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Gold Nanorods May Permit Heat Treatment of Tumors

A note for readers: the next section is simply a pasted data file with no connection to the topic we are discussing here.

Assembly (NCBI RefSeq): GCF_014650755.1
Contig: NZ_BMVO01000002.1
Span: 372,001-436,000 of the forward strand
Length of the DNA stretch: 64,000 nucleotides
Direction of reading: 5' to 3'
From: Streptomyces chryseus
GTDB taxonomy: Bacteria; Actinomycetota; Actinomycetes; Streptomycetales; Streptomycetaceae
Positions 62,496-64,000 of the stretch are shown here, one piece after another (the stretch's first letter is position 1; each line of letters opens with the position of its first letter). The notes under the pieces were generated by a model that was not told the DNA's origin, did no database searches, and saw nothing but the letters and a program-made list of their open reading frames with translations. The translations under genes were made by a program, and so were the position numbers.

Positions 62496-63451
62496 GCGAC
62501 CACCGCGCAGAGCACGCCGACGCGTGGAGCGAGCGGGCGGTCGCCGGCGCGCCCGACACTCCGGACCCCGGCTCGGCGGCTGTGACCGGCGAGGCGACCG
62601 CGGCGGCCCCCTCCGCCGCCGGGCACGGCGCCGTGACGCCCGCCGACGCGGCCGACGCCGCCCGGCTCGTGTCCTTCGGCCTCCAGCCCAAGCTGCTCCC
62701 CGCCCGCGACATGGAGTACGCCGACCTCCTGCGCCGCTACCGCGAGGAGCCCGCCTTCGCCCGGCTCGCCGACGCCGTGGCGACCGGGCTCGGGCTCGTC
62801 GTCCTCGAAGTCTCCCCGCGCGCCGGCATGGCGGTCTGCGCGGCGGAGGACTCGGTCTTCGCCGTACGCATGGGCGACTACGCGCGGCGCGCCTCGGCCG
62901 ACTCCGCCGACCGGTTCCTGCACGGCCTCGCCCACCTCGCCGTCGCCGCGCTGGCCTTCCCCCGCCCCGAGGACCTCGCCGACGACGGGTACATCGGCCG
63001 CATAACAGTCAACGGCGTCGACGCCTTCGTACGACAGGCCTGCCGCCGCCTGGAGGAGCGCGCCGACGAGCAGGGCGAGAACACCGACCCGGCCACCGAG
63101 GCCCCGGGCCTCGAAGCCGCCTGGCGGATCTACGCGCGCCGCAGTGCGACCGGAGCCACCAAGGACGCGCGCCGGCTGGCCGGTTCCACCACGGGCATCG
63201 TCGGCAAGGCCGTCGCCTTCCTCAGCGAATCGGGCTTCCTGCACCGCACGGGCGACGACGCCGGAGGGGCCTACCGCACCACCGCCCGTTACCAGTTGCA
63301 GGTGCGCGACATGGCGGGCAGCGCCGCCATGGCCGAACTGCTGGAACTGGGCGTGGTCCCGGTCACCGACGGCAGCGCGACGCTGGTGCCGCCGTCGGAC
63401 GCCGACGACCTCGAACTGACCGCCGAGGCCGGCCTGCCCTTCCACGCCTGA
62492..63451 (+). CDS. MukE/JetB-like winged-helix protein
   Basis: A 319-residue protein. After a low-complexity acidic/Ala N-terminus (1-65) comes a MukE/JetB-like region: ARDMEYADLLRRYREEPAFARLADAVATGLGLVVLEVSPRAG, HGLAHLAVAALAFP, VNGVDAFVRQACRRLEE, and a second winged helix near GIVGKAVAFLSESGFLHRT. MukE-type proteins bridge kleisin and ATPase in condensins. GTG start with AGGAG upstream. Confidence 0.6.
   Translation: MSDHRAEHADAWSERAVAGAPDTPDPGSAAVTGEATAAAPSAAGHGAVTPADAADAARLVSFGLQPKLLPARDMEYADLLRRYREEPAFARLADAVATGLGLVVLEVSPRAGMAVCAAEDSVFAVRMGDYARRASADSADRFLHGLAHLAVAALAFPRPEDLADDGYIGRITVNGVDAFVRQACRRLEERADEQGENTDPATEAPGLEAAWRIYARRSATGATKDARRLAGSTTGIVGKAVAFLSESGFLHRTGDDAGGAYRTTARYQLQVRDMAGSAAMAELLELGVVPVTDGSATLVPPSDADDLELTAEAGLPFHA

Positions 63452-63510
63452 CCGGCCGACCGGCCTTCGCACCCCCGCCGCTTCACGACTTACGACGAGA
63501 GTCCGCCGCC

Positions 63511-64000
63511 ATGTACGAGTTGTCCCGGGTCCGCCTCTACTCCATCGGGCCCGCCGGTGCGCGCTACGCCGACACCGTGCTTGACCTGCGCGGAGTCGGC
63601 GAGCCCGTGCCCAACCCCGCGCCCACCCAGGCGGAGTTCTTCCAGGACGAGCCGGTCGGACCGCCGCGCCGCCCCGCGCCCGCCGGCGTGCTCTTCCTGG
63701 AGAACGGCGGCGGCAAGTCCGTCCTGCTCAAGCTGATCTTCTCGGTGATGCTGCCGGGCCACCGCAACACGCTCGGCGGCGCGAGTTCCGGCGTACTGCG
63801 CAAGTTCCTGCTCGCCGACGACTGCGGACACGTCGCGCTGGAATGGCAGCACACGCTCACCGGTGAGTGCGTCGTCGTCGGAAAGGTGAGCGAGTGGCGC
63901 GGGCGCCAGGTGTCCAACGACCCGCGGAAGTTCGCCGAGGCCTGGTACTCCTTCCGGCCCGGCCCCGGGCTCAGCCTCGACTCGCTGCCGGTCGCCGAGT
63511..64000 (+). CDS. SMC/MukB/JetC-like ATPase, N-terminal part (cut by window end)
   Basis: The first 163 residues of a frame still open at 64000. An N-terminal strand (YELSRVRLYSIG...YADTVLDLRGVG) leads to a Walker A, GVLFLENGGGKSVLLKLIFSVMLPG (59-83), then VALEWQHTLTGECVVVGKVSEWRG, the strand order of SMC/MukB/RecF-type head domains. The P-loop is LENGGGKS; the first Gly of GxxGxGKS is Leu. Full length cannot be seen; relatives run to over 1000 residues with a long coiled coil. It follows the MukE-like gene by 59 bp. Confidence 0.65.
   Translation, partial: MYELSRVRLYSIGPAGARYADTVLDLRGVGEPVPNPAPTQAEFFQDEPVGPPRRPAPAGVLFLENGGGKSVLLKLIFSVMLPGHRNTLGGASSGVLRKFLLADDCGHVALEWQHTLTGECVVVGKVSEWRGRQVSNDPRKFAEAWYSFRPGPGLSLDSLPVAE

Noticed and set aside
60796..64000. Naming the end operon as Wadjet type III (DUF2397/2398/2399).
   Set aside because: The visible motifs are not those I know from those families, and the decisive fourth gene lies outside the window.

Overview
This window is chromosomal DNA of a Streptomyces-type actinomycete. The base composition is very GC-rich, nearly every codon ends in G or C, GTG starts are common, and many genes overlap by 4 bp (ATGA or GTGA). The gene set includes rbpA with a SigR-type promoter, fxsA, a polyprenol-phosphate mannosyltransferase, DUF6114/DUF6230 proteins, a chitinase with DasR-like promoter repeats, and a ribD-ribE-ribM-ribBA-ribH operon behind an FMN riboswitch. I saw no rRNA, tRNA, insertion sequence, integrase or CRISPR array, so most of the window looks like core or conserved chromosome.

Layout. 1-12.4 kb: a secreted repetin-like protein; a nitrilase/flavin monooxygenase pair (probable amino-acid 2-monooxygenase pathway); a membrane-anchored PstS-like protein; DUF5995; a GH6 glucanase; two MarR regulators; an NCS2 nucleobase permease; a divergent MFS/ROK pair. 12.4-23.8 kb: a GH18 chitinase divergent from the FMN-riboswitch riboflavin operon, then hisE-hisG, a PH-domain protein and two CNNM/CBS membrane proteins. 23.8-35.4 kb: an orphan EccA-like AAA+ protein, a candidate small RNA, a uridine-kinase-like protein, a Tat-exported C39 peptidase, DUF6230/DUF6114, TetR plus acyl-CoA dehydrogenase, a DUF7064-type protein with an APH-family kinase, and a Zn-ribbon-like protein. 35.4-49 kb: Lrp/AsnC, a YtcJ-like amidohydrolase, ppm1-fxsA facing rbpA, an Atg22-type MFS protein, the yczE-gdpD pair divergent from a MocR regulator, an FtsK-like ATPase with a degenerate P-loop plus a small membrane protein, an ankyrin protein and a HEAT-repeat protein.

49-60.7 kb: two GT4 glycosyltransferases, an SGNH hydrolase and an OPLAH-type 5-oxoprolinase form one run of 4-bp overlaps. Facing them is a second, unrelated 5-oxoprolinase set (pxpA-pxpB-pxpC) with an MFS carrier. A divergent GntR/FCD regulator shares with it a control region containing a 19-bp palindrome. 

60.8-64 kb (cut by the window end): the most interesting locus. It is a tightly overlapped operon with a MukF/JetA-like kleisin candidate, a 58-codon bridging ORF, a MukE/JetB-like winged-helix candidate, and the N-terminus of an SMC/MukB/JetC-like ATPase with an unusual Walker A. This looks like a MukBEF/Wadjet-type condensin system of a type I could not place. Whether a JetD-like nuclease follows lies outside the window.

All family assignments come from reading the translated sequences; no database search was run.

Scientists at MIT, together with collaborators, have developed gold nanorods that can home in on tumors and then, by absorbing energy from near-infrared light and emitting it as heat, destroy the tumors with minimal side effects. The light heats the nanorods, but passes harmlessly through tissue. Although it has long been known that heat can kill tumor cells, it has previously been difficult to heat the tumor cells specifically while leaving the surrounding tissue undamaged. In designing the nanorods, the researchers took advantage of the fact that blood vessels located near tumors have tiny pores just large enough for the nanorods to enter. The team developed a polymer coating for the particles that allows them to survive in the bloodstream longer than any other gold nanoparticles. In experiments in mice with tumors, the nanorods were injected into the bloodstream and accumulated in the tumors. With near-infrared laser treatment, the tumors disappeared in 15 days. The treated mice survived for three months with no evidence of recurrence, until the end of the study, while mice that received no treatment or only the nanorods or laser, did not. The researches noted that the gold nanorods also have potential in the detection and diagnosis of tumors, because the particles can be imaged by a technique known as Raman scattering. This work was reported in two recent papers, one in Cancer Research and the other in Advanced Materials. [MIT release]